4 thoughts on “TToT: Too cold For Pumpkins and Other Stories – A Day In The Life, #BraveEnough #EightDaysAWeek #Review #10Thankful”
I will not say the ‘Arena’ video made me want to dance (lol), but I did get a certain sense of identification with the protagonist, in terms of my own writing. It highlilghts that feeling that chances need to be taken and there’s never going to be an assurance that what I create will come across as intended.
“… I would put my chin on the window ledge. It is high enough that I just meet its height. It makes me feel child-like when I stand there. It offers perspective.”
Very cool, perspective surely is the key.
Well, I couldn’t see the video. Haha. I just love how the violin music sounds like it is launching off a cliff, metaphorically, and just going for it. I need that energy in the dreams for my own life and the fear that stops me from just going for it.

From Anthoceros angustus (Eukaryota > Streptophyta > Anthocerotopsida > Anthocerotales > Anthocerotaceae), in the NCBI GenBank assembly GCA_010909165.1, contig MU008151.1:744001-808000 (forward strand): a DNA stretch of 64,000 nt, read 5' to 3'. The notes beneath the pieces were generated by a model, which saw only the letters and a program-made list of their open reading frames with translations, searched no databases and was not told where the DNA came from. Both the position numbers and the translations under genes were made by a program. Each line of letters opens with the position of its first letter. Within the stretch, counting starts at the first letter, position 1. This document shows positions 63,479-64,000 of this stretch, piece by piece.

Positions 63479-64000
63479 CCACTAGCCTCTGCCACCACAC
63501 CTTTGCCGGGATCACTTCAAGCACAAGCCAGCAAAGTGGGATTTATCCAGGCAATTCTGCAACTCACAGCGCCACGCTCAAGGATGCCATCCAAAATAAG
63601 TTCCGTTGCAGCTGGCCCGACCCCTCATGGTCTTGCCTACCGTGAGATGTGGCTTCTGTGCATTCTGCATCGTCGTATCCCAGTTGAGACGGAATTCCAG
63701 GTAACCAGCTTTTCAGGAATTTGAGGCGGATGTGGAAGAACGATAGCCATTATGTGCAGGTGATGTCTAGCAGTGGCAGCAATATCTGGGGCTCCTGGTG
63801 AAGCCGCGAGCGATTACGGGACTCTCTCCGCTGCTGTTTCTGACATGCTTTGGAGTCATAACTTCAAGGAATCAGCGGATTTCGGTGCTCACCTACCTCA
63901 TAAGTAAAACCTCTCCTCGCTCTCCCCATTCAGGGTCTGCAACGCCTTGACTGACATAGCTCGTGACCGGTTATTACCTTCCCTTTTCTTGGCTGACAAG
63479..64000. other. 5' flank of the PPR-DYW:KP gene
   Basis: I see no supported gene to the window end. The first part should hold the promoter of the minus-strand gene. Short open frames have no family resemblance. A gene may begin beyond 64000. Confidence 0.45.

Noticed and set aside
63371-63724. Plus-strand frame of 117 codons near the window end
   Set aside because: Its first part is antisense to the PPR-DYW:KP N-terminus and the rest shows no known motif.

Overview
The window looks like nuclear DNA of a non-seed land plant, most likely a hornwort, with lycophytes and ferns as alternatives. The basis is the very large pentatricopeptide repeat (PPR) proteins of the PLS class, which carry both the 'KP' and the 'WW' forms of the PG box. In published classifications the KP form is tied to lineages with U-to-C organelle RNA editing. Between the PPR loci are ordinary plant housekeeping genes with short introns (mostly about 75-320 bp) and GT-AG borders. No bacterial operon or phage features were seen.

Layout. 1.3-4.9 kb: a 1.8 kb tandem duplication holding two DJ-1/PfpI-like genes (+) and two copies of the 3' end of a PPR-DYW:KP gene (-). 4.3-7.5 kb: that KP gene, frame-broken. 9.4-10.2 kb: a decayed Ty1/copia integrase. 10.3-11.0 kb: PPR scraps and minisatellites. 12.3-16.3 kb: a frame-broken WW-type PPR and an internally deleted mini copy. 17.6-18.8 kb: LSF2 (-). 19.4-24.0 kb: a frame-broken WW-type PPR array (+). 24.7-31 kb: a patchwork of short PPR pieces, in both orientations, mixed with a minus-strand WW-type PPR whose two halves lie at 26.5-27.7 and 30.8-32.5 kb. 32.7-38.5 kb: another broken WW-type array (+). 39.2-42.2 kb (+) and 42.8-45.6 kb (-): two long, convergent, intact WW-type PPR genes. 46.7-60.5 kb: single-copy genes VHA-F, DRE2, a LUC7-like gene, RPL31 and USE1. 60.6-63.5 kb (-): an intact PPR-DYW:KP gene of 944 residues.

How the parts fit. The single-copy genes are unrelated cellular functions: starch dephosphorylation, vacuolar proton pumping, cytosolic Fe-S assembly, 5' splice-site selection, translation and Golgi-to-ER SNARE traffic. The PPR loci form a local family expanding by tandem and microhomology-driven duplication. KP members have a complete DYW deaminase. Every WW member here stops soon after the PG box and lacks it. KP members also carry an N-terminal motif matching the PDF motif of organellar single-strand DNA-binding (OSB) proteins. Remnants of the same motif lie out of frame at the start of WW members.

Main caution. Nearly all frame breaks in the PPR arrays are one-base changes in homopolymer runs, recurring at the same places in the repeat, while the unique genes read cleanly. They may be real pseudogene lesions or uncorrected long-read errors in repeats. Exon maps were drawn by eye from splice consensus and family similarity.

Yes, perspective, for sure, is the key.
Music is so powerful in so many ways. You certainly have a great love and appreciation for music. As for your violin – if it is your dream, never quit. Doubt is normal, it’s human. If we always thought we were doing just fine, how would we ever improve or get past an obstacle? Accept the doubt for what it is and keep on working.
Funny about the pumpkin patch – we had a great day this year. Most years, though, we find that somehow we land in the patch on a day that is just too hot for pumpkins. 😀 Last year we took a trip to a not-too-far-away amusement park for their Halloween fest and the next day intended to see the local botanical gardens. Now THAT day was just too cold and windy and damp for gardens. 😀 Hopefully, we’ll get to see this year.
I have not given up. I will not. The doubt is difficult, but you are right that it is to be expected. I am re-committing myself to learning it in 2017. Thanks Lisa.